by Mark Sheffield
Back in 2009 when I joined my first Spader 20 Group as a client, John Spader made me aware of how important the budgeting process is. A solid budget can help to identify weakness in the operation, it provides monthly benchmarks for management, and it works in tandem with your inventory management plan. When most dealers are asked to build a budget, they just look at what they did last year, add some random percentage (hopefully positive) to those numbers, and that’s the budget. But if your prior year wasn’t a very profitable one, then all you are doing is magnifying problems, and increasing your risk factor should we see another economic downturn.
There is a better way. Instead of a top-down budget that isn’t “owned” by the departments, what if your managers were responsible for building the budgets for their own departments, and they were held accountable to them? What if your budget helped to determine how much new unit and parts inventory you need? Wouldn’t it be great if your budget defined your staffing requirements for the coming year, as well as compensation packages? It’s possible, and it’s not that hard.
Let’s look at a simple process for the three main departments. For each one of these you are going to want to make a spreadsheet with a column for each month of the year. We’ll also need access to historical data for the last few years (if it’s available).
Sales and F&I Departments
In the sales department, we want to outline how many new and used units we are going to sell each month. The historical data is going to provide some guidance, and then we’ll need to factor in the availability of new product from our vendors. In most industries, prices increase about 2 to4 percent each year, so account for that when determining what the average sales price is going to be during each month. We can also use the historical data to determine our monthly margins, and what we expect those to be for the coming year. If the margins are going to increase, then now is a good time to ask the questions about what we are going to do to make that happen. Will it be a different product mix, more training, or something else? In no time at all we’ve come up with our top line sales budget.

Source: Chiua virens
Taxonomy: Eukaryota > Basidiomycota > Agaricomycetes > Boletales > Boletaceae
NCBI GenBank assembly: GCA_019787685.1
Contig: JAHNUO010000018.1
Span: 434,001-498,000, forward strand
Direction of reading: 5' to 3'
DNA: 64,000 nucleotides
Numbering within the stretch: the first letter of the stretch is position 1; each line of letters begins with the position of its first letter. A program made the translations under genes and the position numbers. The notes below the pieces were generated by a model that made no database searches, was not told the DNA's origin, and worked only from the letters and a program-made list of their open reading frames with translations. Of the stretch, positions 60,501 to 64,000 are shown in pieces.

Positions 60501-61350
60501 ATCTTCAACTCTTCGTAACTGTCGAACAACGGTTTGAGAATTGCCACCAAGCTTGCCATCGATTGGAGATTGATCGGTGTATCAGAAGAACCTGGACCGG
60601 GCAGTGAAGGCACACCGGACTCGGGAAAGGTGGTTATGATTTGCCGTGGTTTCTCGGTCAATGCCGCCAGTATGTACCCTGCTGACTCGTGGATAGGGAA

The sales department budget also defines what we’ll do in the F&I department. Based on the number of units we plan to sell, multiply the F&I PUS (Per Unit Sold) goal by the unit count to determine your monthly goals. Or, you can calculate F&I as a percentage of the sales volume to generate monthly targets.
Some labor sales are going to be a direct reflection of what we planned for in the sales department (prep, PDI, rigging, accesorization, and warranty), and the balance of the service income is going to be customer pay. Take your spreadsheet and do the math to see how much labor the sales department will drive each month, and then use your historical data to see what you’ve done in the past for customer pay work. If we are shooting for an increase in the coming year, then is that coming from additional techs, efficiency increases, or an increase in the labor rate? Service top line, done!
Our sales and service budgets become the foundation for our parts department budget. Depending on product type and mix, and the strength of our sales and parts associates, we’ll sell a certain dollar amount in parts and accessories with each unit. We should also sell between 80 cents and a dollar of parts for each dollar of labor. Now we just need to figure out the over-the-counter sales for the coming year (history helps with this), identify the margins for each category of sales, and that’s our top line budget for the parts department.
If you have other departments in your dealership, such as rental, storage, or a body shop, then use the same methodology.
Depending on the structure and size of the dealership, your managers may or may not have control over expenses. Regardless of responsibility, it’s good to budget for those items. Except for fixed costs (rent and utilities) most expenses are going to be easy to calculate as they will be a percentage of your gross margin (not gross sales) in each department. Go back and look at your historical data for the last three years, and you will see what I am talking about. If you are a member of a Spader 20 Group, you already know what those guidelines are for your industry, and for the top 20% of the most profitable dealers in the industry.
Since we have calculated our sales and margins for the sales/parts departments, all that’s left is to select our targeted turn ratios and then we have our monthly inventory targets. Now that each department has monthly goals (and assuming we have a rough idea of what each employee is capable of) now is the perfect time to check and see if we have enough (or in some cases too many) staff to achieve our goals.
For the most part, that’s it. In a day, most dealers can build a budget/profit plan that will be a road map to success for the coming year. If you aren’t happy with the bottom line, there’s no better time than now to make an adjustment. There are three options for improving net profit: increase sales, improve margins or reduce costs. You can either be proactive and go into the coming year with a plan to be profitable, or you can do an autopsy when the year is over to determine why you didn’t make any money. The ball is in your court.
Mark Sheffield is a Spader 20 Group Facilitator.